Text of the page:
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Does “new year, new you” apply to K-12 education in 2024? Things are certainly changing in classrooms, schools, and districts, as edtech tools, digital learning resources, and instructional strategies evolve to meet the needs of every learner.
From cybersecurity and STEM learning to AI and professional development, every aspect of education is set to see new advances in 2024.
Here’s what five educators had to say about where 2024 will take education:
Finding new and innovative ways to support teachers will continue to be a priority for schools and districts this coming year and beyond. At St. Vrain, we’ve implemented artificial intelligence to provide teachers with extra support and to deliver high-quality, meaningful, and relevant professional learning opportunities. For example, this year our district launched the Exploration AI program to boost educators’ use and understanding of this emerging technology through self-directed, gamified learning. We have also continued to utilize the AI Coach by Edthena platform to help teachers reflect on their practice, take action steps toward instructional improvements, and measure their progress on student outcomes.
Courtney Groskin, Instructional Learning Coach, St. Vrain Valley Schools, Longmont, Colo.
Cybersecurity is a growing threat for schools. It’s not a matter of ‘if’ an attack will happen, it’s ‘when.’ I predict in 2024 we will see an increased emphasis on cybersecurity in schools. School districts will take proactive steps to ensure student data is as secure as possible. This may include moving to a digital records management system that is FERPA and CJIS compliant such as what we have done with Scribbles Software. Other steps may include eliminating the storing of social security numbers, providing specific cybersecurity training, and making sure the district has an incident response plan in case of a cyberattack.
Beverly Miller, Assistant Director of Schools for Administration/Chief Technology Officer, Greeneville City Schools in Tennessee
STEM opportunities are on the rise for young learners as elementary and early childhood programs increase exposure to STEM activities and careers. It is crucial that we take advantage of the many resources at our fingertips to develop the 21st century skills necessary for the workforce of the future. While the focus is often on secondary education, there is a great need to ignite interest and foster creativity when students’ curiosity and independence are at their peak. As we look to 2024, we should aim to integrate real-world problem solving that will encourage critical thinking and collaboration at an early age. We are moving away from the days of traditional teacher-centered instruction where desks are arranged in rows and the teacher is at the front of the room to a more collaborative hands-on learning environment. Immersive technologies are rapidly reshaping how students learn. Artificial intelligence, augmented reality, and virtual reality will transform how educators facilitate transdisciplinary learning in ways we never thought possible.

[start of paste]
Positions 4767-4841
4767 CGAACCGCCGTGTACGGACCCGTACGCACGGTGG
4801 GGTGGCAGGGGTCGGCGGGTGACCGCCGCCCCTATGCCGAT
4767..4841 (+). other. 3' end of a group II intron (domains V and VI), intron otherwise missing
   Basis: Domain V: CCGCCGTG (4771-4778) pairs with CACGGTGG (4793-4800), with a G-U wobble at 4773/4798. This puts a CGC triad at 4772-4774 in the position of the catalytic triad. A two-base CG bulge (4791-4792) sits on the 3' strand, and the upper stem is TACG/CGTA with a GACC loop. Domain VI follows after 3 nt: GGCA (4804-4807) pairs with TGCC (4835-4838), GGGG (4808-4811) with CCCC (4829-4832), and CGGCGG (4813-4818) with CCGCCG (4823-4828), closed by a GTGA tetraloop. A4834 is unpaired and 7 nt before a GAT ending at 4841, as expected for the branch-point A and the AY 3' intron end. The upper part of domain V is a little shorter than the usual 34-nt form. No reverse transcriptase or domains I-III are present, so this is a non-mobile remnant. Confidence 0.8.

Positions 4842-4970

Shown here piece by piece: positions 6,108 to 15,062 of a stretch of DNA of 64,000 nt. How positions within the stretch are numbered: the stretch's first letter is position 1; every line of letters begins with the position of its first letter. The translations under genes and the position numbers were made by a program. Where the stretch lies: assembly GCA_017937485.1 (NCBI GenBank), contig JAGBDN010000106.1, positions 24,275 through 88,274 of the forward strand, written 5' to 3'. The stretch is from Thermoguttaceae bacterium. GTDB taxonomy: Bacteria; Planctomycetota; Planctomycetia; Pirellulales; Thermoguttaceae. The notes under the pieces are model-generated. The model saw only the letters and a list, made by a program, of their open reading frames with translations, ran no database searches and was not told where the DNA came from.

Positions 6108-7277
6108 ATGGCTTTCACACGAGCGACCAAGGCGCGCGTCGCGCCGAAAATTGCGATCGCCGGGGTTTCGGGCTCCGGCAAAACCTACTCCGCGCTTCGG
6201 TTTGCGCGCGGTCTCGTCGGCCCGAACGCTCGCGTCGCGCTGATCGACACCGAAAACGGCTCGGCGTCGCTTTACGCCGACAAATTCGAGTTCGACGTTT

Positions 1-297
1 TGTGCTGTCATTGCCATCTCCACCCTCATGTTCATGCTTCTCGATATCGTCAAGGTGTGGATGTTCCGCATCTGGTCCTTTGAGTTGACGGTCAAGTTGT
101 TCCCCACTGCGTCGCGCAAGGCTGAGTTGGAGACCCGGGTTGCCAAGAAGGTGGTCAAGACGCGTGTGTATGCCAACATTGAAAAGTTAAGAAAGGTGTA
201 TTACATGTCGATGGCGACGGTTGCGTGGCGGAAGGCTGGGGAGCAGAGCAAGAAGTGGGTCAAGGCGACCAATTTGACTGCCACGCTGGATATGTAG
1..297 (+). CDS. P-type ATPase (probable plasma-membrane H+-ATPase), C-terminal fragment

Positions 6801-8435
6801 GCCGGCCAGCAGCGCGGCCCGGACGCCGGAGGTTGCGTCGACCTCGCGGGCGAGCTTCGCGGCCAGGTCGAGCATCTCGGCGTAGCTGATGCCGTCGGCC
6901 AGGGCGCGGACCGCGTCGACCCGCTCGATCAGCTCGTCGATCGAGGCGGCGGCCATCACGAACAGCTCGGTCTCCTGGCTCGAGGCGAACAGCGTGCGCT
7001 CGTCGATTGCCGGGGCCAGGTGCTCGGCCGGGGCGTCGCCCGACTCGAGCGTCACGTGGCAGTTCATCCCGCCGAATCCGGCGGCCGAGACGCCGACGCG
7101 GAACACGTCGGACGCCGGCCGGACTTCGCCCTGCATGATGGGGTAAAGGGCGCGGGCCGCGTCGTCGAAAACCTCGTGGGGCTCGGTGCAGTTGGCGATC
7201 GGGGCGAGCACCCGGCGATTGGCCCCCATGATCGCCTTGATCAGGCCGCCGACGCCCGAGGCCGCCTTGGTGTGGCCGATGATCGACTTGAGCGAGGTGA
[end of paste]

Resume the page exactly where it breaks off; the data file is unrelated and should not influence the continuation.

Jennifer Noah, STEM Facilitator, Dalraida Elementary, Montgomery Public Schools (AL), ClassVR Ambassador
At Mason County Central School District, we’re not just predicting the future of educational technology, we’re actively shaping it with our groundbreaking immersive classroom. As one of the first K-12 institutions in the country to integrate an AR/VR immersive room, we’re at the forefront of a revolution in learning. Our immersive classroom transcends traditional teaching methods, offering students an unparalleled, interactive learning experience that brings lessons to life. This technology is not just a tool, it’s a portal to a world of limitless educational possibilities, fostering engagement, creativity, and a deeper understanding of complex subjects. As we look ahead, we see our immersive classroom not only bridging learning gaps, it is also inspiring other schools to embrace this innovative approach, ensuring that the educational landscape continues to evolve and adapt to the needs of 21st-century learners.
Miguel Quinteros, K-12 Technology Coach, Mason County Central School District in Scottville, Michigan
The debate of cellphones in the classroom will remain a hot topic in 2024, and it’s time for schools to find ways to incorporate students’ cellphones into lessons. Whether it’s through AI tools or collaboration apps, there are endless opportunities to use this technology to enhance learning. This might include using an AI tool to add to a history assignment or having students use the Epson’s iProjection app to cast their work on the projector to share with the class. There are so many ways to allow students to use their devices during class and demonstrate how to utilize technology to enrich their learning.
Mark Whelton, Superintendent, Bridgeport-Spaulding Community School District, Bridgeport, Michigan